When Is The Right Time To Start Thinking About Freezing Your Eggs?

The desire to have children and start a family lives deep within many women's hearts. For some women, it's something they've always envisioned for their life, and they can't imagine a world without pregnancy and motherhood. Others may be open to the possibility of kids in the future if life circumstances align. Regardless of which category you fall into, having options when it comes to your own reproductive timeline is something that gives many potential parents peace of mind.

Making the decision to freeze your eggs is not something to take lightly because it can be a laborious procedure. Beyond the monetary expense, which can be upwards of $8,000, according to the New York Times, there are also physical and emotional stressors. The process requires a week and a half of injections to encourage the release of eggs, then there is the retrieval procedure.

Freezing your eggs will allow you to take charge of your fertility, but it also isn't a foolproof plan. There is no guarantee that a frozen egg will successfully be fertilized, implanted, and lead to a healthy pregnancy. Regardless of these variables, there may come a time when freezing your eggs feels like a good option for you, and it's important to know when that decision should be made.

At what age should you take charge of your fertility?

Most women are well aware of their biological clocks; it can be a sensitive topic for some. As you get older, it's common to question if your biological clock is running out of time. If children have been in your life plan but you haven't met the right person yet or the timing isn't right with a career, it can start to feel stressful once you hit 30 years old. While most women are extremely fertile in their twenties, their fertility starts dropping in their 30s. Therefore, that milestone is often when the idea of freezing eggs becomes more of a realistic thought.

According to OB-GYN Dr. Kathleen Mundy, the evidence points to 35 years old being a transitional age when it comes to fertility. Female fertility starts declining much faster once women reach their mid-30s because there are fewer good-quality eggs available to be fertilized.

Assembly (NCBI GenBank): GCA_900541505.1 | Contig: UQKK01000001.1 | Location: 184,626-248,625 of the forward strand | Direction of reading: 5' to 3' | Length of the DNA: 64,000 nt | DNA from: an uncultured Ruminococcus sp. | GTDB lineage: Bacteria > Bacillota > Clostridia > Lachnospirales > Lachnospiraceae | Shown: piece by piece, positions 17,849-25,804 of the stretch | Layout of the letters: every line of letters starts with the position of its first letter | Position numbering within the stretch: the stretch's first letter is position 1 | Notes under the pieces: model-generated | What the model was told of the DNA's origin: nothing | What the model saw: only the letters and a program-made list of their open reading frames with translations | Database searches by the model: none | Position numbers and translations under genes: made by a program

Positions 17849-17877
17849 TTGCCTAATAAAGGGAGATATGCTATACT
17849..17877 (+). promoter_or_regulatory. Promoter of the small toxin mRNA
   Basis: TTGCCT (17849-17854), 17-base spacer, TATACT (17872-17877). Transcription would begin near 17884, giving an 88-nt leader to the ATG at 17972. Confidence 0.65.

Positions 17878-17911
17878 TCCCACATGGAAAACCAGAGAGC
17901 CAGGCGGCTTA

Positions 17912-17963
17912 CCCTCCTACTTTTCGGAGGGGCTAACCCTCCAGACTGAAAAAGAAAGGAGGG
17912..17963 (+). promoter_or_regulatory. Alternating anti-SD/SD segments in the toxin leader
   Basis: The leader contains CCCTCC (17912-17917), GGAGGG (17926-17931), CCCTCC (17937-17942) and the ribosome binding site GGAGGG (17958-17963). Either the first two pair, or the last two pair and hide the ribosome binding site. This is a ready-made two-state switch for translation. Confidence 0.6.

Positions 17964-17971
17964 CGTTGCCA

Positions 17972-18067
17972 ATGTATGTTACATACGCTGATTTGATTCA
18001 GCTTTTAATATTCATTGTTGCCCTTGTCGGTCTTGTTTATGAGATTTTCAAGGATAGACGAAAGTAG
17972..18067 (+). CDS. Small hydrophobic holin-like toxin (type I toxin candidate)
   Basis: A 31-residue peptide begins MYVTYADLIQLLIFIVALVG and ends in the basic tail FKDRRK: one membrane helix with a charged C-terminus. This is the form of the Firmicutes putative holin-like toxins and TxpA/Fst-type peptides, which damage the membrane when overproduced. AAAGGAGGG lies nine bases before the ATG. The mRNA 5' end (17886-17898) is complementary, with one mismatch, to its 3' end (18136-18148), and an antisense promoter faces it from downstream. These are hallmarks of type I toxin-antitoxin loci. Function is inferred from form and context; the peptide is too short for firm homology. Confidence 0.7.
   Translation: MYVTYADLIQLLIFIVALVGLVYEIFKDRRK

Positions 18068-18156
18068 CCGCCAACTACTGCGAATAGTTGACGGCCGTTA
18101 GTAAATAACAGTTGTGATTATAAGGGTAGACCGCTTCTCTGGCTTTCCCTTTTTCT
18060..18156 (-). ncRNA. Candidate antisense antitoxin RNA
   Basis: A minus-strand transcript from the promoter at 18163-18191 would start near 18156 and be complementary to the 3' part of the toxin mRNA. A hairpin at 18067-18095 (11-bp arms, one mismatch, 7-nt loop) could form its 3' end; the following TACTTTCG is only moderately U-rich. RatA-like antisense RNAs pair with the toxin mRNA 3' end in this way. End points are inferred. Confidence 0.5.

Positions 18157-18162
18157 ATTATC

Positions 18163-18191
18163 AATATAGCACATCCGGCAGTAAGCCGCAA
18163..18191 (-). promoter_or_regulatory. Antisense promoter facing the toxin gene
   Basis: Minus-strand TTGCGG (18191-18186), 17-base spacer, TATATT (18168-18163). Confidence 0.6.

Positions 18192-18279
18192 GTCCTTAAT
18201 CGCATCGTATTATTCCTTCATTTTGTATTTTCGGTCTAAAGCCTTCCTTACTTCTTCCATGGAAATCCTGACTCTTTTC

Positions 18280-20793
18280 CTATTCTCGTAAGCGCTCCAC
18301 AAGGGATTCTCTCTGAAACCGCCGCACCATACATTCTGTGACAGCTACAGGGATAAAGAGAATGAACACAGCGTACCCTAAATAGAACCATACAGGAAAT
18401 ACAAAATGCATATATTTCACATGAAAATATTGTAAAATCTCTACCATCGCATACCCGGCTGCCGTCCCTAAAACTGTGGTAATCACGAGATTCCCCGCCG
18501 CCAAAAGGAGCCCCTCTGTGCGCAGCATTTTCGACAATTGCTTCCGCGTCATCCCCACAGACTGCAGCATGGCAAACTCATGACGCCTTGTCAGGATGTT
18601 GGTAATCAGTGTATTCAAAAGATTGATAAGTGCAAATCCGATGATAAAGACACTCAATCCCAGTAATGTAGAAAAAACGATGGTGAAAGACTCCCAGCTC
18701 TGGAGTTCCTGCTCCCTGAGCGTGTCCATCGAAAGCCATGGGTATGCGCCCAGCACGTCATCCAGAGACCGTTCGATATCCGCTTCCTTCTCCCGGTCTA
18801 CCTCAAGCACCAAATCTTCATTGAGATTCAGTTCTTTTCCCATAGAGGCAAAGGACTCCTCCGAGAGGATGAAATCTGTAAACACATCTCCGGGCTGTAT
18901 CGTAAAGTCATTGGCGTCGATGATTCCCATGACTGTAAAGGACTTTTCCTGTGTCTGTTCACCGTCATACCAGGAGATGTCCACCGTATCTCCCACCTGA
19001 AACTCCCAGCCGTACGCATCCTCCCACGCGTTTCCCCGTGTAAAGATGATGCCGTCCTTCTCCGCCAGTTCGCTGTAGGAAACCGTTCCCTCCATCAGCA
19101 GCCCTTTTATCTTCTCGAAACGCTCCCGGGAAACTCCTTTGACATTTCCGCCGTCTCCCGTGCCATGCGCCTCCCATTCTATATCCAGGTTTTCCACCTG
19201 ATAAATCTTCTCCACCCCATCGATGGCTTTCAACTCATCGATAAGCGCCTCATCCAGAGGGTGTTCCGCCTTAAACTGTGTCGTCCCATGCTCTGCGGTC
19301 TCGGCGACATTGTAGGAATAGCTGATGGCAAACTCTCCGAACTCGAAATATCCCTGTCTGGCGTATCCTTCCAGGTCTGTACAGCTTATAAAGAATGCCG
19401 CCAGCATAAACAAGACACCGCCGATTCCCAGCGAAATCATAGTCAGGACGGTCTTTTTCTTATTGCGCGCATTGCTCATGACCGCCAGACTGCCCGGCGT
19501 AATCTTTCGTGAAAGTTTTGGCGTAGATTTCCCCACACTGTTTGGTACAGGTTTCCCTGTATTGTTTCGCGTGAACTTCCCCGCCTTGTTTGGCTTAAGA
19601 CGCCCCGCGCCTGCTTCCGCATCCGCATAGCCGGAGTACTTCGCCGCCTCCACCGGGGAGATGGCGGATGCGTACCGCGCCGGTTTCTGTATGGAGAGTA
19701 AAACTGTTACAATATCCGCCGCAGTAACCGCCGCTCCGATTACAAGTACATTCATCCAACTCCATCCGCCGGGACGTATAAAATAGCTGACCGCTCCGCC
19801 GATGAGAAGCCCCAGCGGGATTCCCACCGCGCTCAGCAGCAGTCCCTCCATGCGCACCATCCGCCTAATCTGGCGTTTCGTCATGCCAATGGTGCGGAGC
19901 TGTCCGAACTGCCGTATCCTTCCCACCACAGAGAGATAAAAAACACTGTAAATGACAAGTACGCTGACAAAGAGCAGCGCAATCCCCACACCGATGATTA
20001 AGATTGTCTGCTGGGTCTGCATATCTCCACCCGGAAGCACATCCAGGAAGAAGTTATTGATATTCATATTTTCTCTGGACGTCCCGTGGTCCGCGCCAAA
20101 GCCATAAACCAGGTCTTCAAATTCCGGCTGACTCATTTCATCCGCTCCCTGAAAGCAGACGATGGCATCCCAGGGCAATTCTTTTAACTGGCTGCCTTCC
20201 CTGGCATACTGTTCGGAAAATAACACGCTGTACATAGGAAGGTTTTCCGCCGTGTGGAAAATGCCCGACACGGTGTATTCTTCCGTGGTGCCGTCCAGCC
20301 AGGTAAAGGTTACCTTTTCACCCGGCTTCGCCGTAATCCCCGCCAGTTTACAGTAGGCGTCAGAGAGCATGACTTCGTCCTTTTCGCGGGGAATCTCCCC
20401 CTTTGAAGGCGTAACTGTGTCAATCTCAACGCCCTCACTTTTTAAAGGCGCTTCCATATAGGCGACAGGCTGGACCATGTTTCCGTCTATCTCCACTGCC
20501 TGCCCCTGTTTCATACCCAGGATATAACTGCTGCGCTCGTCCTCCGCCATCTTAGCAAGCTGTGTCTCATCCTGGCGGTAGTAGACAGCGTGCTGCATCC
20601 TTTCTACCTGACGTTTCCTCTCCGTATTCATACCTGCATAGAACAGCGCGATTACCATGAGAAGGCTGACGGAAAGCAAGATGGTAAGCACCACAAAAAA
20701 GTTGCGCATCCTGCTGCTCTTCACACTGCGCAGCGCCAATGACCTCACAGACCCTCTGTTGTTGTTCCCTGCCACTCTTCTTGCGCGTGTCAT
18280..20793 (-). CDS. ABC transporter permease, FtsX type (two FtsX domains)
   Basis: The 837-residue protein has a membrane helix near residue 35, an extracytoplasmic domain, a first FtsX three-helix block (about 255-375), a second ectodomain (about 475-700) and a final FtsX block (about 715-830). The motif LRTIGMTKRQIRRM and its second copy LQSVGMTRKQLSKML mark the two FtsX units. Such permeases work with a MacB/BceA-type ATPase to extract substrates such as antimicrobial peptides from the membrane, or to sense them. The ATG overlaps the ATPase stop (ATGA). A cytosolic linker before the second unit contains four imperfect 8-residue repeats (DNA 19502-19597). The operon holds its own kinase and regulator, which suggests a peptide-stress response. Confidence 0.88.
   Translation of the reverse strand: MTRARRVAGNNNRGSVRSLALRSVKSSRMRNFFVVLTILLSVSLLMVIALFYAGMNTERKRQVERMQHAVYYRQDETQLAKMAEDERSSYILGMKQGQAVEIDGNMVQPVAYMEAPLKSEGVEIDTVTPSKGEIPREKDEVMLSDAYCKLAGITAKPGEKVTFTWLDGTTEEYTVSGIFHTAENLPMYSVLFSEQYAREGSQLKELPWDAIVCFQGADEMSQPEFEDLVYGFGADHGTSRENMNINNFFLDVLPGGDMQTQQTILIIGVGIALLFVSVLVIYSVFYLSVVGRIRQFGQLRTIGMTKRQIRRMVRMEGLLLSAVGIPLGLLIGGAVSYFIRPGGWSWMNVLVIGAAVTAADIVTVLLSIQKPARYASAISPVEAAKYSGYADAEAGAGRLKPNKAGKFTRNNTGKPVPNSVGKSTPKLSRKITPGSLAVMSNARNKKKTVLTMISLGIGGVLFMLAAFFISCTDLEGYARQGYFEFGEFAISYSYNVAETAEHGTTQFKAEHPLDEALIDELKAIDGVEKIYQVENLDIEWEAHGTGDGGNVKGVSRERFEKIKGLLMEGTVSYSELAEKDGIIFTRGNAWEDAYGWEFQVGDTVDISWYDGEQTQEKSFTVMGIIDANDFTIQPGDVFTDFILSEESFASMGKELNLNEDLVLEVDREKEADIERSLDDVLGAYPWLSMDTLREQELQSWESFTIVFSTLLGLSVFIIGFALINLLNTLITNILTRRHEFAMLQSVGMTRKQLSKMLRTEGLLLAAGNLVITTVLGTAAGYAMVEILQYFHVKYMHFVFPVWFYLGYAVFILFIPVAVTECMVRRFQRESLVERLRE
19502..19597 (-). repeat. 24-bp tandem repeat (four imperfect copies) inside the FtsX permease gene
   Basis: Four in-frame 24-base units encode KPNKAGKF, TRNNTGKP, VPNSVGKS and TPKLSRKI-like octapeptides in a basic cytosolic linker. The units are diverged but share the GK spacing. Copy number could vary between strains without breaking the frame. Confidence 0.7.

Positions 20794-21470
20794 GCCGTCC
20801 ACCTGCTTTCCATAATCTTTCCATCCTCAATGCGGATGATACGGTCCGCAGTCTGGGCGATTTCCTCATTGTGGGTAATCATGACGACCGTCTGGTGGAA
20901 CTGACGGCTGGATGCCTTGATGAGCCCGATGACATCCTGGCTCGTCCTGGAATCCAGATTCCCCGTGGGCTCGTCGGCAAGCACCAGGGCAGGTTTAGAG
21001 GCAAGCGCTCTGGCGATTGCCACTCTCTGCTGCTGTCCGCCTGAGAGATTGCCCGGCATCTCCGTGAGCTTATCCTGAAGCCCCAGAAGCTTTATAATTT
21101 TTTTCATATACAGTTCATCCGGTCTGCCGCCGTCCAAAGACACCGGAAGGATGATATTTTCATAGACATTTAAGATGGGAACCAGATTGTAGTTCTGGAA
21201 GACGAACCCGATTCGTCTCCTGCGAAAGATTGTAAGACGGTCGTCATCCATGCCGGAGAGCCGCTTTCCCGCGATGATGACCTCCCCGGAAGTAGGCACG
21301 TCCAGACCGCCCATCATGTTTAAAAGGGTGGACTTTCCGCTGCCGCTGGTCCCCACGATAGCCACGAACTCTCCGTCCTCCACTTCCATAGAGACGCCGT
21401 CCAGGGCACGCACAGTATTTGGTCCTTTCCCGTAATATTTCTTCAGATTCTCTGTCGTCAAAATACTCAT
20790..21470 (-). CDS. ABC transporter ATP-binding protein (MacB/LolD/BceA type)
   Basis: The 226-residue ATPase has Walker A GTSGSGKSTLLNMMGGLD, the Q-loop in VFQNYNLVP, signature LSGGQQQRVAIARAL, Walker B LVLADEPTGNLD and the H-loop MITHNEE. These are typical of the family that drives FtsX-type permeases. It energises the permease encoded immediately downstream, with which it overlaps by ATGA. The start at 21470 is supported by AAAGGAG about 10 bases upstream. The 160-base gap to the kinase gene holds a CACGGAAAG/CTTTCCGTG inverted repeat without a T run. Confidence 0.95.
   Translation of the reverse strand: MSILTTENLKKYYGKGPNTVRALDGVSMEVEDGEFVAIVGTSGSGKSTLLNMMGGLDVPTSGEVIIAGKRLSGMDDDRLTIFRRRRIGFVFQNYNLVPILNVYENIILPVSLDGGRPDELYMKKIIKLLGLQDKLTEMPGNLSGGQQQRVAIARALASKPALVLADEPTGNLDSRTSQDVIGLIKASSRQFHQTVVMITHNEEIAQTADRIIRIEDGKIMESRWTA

Since younger women have more eggs that are naturally at a lower risk of chromosomal abnormalities, freezing them as early as possible is recommended. Dr. Mundy also explained that, based on the research, successful pregnancies through IVF are statistically more likely to occur with eggs frozen before age 35.

There's only so much family planning you can do

Of course, many people can create a five-year plan, but that doesn't mean everything will align perfectly. For example, Heather Rae El Moussa can't stop gushing over her husband Tarek. However, the reality star revealed that she had low fertility before the two met and she chose to freeze her eggs in her early 30s. Surprisingly, after Heather and Tarek married in 2021, the couple conceived naturally and she gave birth at 35 years old.

While a surprise pregnancy may be a celebrated deviation from your life plans, it's one of the many factors that can prevent things from falling into place the way you pictured. Since freezing eggs is an expensive process, it's often not something younger women consider since their chances of getting pregnant naturally (and for free) are quite high. Therefore, women need to decide how old they can get before needing to invest in freezing their eggs while also ensuring the eggs still have a good chance of viability. 

A study from 2015 that analyzed the ideal age for a woman to choose egg retrieval found that freezing eggs at 37 years old was the best option, both financially and practically. At the end of the day, the risks and rewards are all variables that come back to personal preference. Understanding your own fertility is imperative and choosing the right time for you is what's important.